Eating Disorder History
In people with an eating disorder history, professionals and concerned family members and friends usually want to know the causes of eating disorders. Unfortunately, sometimes the cause of the problem cannot be determined. Fortunately, not truly understanding the cause is not a significant barrier to treatment because treatment is usually fairly standard regardless of the root causes of the disorder. However, understanding the cause of the disorder can aid in treatment and also help people with eating disorders gain insight into their problems.
Eating Disorder History
To understand the likely causes of eating disorders, it is helpful to consider carefully the history of the eating disorder. At what age did the disorder begin to develop? Did any significant life changes occur near that time? Does anyone else in the family have a history of an eating disorder? Did any other problems such as symptoms of anxiety or depression or substance abuse begin around the same time as the eating disorder?
Professionals that treat eating disorders will examine a person’s eating disorder history to see if any contributing factors can be identified, but treatment can proceed and be successful even if the cause is never determined.
Causes of Eating Disorders
It is often difficult or impossible to determine the causes of eating disorders in a particular person. The causes are as varied as the individuals that suffer from eating disorders and often many different factors contribute to the development of an eating disorder in one individual. Some possible causes of eating disorders include:
Many different environmental factors can contribute to the development of eating disorders. Growing up in a family where someone else has an eating disorder can be a factor. Excessive exposure to the popular media in which extremely thin people are portrayed as beautiful and desirable can be a contributing factor. Cultural stereotypes apply further pressure on people to be thin at any cost. Certain vocations and activities also encourage extreme dieting, such as the modeling industry and many sports.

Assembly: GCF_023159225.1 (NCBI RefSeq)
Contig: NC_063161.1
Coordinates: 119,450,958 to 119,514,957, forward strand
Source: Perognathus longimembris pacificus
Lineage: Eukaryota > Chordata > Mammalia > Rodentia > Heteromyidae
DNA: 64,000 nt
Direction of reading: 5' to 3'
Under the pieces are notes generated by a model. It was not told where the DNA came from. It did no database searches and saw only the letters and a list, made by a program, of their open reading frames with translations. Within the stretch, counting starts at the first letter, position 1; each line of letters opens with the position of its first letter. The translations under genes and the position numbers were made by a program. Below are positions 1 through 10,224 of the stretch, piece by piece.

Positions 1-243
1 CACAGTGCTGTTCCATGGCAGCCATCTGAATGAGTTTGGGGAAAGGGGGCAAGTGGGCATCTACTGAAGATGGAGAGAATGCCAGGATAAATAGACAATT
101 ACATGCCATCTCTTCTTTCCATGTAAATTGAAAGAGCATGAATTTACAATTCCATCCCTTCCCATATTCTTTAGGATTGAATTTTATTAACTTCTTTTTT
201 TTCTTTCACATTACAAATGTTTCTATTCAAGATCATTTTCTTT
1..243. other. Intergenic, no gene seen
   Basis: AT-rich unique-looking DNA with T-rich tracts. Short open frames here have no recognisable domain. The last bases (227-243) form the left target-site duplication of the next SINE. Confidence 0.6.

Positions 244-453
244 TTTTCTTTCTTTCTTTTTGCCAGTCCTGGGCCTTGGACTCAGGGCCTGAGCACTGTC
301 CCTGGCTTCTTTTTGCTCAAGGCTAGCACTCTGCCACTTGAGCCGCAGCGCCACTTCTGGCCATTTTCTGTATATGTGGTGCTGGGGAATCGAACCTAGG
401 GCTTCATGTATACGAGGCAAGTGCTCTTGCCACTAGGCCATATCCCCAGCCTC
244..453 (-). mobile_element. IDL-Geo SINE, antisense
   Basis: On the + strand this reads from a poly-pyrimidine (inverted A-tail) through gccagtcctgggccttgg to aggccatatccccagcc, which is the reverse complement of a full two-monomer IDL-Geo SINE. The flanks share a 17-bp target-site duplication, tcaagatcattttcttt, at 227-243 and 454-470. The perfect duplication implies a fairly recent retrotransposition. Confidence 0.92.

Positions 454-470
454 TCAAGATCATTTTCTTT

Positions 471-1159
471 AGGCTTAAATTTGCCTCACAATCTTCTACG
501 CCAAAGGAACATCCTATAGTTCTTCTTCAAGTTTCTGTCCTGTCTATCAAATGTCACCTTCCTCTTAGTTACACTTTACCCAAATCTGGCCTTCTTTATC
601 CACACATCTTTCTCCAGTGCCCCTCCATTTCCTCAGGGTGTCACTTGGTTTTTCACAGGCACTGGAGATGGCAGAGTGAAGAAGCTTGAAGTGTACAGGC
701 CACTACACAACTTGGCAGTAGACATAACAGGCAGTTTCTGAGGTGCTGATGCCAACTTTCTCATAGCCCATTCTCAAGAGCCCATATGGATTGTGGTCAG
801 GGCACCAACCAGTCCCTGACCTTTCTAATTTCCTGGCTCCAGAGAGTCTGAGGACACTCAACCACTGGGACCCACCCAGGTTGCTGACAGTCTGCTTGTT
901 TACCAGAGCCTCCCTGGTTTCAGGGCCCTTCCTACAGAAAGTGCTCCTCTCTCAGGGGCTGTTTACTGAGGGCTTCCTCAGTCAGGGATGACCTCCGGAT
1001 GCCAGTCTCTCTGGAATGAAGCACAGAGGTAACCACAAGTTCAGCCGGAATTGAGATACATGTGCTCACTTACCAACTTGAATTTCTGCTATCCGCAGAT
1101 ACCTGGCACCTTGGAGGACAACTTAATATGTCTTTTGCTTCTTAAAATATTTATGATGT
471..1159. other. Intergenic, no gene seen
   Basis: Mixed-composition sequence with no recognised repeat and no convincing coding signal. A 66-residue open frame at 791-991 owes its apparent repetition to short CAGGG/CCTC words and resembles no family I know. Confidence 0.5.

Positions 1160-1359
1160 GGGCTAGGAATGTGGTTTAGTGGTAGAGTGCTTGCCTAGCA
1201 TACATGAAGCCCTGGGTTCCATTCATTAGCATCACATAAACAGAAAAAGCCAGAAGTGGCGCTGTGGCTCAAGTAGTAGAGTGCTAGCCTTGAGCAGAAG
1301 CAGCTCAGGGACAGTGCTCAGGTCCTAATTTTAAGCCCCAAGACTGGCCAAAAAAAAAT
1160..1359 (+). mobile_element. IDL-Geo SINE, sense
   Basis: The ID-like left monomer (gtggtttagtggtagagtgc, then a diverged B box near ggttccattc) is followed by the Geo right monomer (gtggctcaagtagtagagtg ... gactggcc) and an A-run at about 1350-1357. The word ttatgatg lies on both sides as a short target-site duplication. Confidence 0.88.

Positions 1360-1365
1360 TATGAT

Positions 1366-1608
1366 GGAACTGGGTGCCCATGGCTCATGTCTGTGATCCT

Understanding environmental factors that contribute to the development of eating disorders may be useful but it’s important not to blame others for a person’s problem. People do not develop anorexia or bulimia because of something their families do. Those may be contributing factors but are not a sole cause of eating disorders.
People with an eating disorder history often, but not always, have a history of trauma of some sort. They may have a history of childhood sexual abuse or sexual assault as an adult or they may have experienced some other form of trauma. In this case, understanding the history can be important because unless unresolved issues related to past trauma are addressed, eating disorders will likely continue or other psychological problems may take the place of an eating disorder.
Psychological factors like depression, anxiety disorders, body dysmorphic disorder and other psychological disorders can contribute to the development of eating disorders. In fact, when looking at someone’s eating disorder history, professionals also inquire about a family history of psychological disorders. A family history of depression or other psychological disorders increases the likelihood of someone developing anorexia or bulimia. Low self-esteem is yet another factor that can contribute to the development of eating disorders.
Some researchers believe there is a genetic component to eating disorders. It is possible that imbalances in neurotransmitters in the brain may also contribute to the development of eating disorders. More research into these factors may take place in the future, which could give us new tools for treating eating disorders.
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